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  • July 11, 2014 - Reflections

    By Jean S. Horner
    The other day while walking down a corridor in a public building, I saw what appeared to be someone walking toward me. On coming closer, I found it was my own reflection in a huge mirror. For a moment it frightened me. Somehow a full-length reflection of one’s self is a startling thing. ...

On Your Mark by Dr. George O. Wood


The Question of Authority

They arrived again in Jerusalem, and while Jesus was walking in the temple courts, the chief priests, the teachers of the law and the elders came to him. “By what authority are you doing these things?” they asked. “And who gave you authority to do this?” (Mark 11:27,28, NIV)

We define Holy Week as the span of eight days from Jesus’ triumphal Palm Sunday entry into Jerusalem to His resurrection from the dead the following Sunday.

On the Monday after the entry, Jesus cleansed the temple by overturning the tables of the money changers. In the evening He returned to Bethany, on the eastern slope of the Mount of Olives. The events of the next day, Tuesday, are found in Mark 11:27–13:37. That day divides into two components: (1) In the temple courts, Jesus was asked four test questions, and He also asked His opponents a test question (11:27–12:44); (2) Leaving the temple, crossing the Kidron Valley, and sitting on the Mount of Olives opposite the temple, Jesus laid out the course of human history (13:1-37).

The first question Jesus faced relates to His authority and comes from the religious establishment that controls the temple. Their question is also a current one for us to consider because the authority of Jesus is very much under attack in our culture and throughout the world.

As I write, the newspaper this morning carried a full-page ad from The Freedom From Religion Foundation urging readers to leave the Catholic Church because, among other things, Catholic teaching is opposed to abortion, gay marriage and homosexual practice. While we, as Protestants, do not agree with Catholics on a range of issues, we nevertheless recognize that we do share common ground on matters of life and sexual morality. We hold to our position on morality not because of tradition but because of the authority of Jesus, who speaks on these issues. In reality, the newspaper ad attacked more than the Catholic Church — it attacked the authority of Jesus and all of us who are bound to obey His authority. The ad exemplifies the language of Psalm 2:3, “Let us break their chains … and throw off their fetters.”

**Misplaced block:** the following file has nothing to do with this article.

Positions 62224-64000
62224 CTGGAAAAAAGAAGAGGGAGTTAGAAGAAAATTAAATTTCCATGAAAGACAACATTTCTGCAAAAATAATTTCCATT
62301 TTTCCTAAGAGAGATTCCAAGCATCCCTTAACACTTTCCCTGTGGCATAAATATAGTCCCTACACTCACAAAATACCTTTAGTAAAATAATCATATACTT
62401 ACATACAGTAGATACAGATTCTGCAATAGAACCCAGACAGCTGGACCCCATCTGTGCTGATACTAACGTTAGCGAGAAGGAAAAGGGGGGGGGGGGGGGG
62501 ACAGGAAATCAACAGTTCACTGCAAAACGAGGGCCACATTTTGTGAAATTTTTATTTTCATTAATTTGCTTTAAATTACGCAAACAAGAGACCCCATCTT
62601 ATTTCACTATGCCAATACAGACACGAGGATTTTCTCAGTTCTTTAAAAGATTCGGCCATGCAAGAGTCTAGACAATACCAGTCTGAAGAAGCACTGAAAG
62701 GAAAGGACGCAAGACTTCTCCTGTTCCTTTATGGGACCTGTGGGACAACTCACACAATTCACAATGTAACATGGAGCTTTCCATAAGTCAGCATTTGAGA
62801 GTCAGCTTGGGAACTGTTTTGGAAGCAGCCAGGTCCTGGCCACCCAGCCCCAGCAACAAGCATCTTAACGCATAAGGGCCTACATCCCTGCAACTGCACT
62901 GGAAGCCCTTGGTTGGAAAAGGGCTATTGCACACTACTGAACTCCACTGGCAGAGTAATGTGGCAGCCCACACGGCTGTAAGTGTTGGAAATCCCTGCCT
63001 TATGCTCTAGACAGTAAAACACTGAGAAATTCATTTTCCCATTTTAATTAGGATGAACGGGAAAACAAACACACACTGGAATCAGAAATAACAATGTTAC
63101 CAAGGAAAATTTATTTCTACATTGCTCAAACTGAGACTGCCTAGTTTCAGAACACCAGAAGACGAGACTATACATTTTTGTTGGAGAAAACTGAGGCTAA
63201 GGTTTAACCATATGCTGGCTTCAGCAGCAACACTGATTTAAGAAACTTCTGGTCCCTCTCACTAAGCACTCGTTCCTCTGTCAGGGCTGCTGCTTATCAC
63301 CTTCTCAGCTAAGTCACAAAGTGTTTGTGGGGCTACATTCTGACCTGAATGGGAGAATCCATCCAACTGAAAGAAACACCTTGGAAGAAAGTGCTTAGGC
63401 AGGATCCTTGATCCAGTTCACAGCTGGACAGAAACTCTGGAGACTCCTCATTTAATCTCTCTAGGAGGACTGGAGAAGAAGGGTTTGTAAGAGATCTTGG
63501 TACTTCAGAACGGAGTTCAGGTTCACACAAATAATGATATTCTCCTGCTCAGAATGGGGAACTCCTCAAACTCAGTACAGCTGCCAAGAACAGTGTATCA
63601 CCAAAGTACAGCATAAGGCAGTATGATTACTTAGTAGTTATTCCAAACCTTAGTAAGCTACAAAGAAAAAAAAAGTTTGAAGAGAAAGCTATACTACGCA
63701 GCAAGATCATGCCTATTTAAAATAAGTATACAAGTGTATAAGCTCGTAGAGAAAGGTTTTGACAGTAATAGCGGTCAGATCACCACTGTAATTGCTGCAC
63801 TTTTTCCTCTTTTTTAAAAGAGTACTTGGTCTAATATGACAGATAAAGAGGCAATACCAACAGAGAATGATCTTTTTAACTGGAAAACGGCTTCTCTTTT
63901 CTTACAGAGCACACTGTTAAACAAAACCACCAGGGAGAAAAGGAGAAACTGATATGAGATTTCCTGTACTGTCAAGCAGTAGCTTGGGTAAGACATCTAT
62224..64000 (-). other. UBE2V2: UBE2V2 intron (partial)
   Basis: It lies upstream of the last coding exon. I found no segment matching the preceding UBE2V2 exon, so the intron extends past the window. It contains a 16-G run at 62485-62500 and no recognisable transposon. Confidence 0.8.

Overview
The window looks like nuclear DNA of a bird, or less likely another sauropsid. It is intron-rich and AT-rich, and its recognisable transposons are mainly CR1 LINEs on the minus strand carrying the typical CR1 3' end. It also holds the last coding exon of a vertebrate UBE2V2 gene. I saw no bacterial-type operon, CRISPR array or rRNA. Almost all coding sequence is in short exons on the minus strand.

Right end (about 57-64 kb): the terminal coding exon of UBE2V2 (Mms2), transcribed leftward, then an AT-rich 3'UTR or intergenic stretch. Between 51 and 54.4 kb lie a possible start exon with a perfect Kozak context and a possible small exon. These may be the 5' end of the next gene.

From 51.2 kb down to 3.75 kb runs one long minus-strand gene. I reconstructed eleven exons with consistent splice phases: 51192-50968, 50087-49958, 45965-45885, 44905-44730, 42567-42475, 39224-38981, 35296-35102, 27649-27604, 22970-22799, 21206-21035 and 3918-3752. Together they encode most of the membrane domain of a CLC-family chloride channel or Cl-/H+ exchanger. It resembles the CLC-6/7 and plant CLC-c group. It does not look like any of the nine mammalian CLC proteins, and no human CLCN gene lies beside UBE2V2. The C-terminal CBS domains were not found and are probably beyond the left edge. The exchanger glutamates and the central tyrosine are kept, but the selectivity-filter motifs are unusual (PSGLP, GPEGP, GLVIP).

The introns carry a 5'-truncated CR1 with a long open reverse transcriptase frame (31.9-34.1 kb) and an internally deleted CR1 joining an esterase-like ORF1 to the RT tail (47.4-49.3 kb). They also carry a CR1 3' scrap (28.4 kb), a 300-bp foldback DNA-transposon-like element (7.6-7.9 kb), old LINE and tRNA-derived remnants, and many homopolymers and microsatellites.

Jesus’ opponents, unlike contemporary critics, recognized He had authority, since they asked Him, “By what authority are you doing these things?” His works of power spoke for themselves. His words were persuasive and penetrating. His cleansing of the temple the day before had been done with authority — so much so that the opposition wanted to know who gave Him that authority. They certainly had not.

The opposition knew that only two possibilities existed: Because His miracles were beyond human ability, Jesus either acted under the authority of God or the devil.

Their minds were made up. Three years earlier these same teachers of the Law walked nearly 100 miles from Jerusalem to Galilee to pepper Jesus with the accusation that He was in league with the devil (3:22-30). Jesus responded that the devil cannot drive out the devil and a house divided against itself cannot stand.

Thus, when the question of authority is asked by the chief priests and teachers of the Law, it is not because they want to know. They had already reached their own conclusion. The question is asked because they wanted to trap Him.

Is Jesus’ authority from God? How do you answer that question? And how does your answer affect how you live?

A prayer of response
Lord Jesus, may I willingly and joyfully submit to Your authority in every area of my life. Your words are true because You come from God.

GEORGE O. WOOD is general superintendent of the Assemblies of God.

On Your Mark

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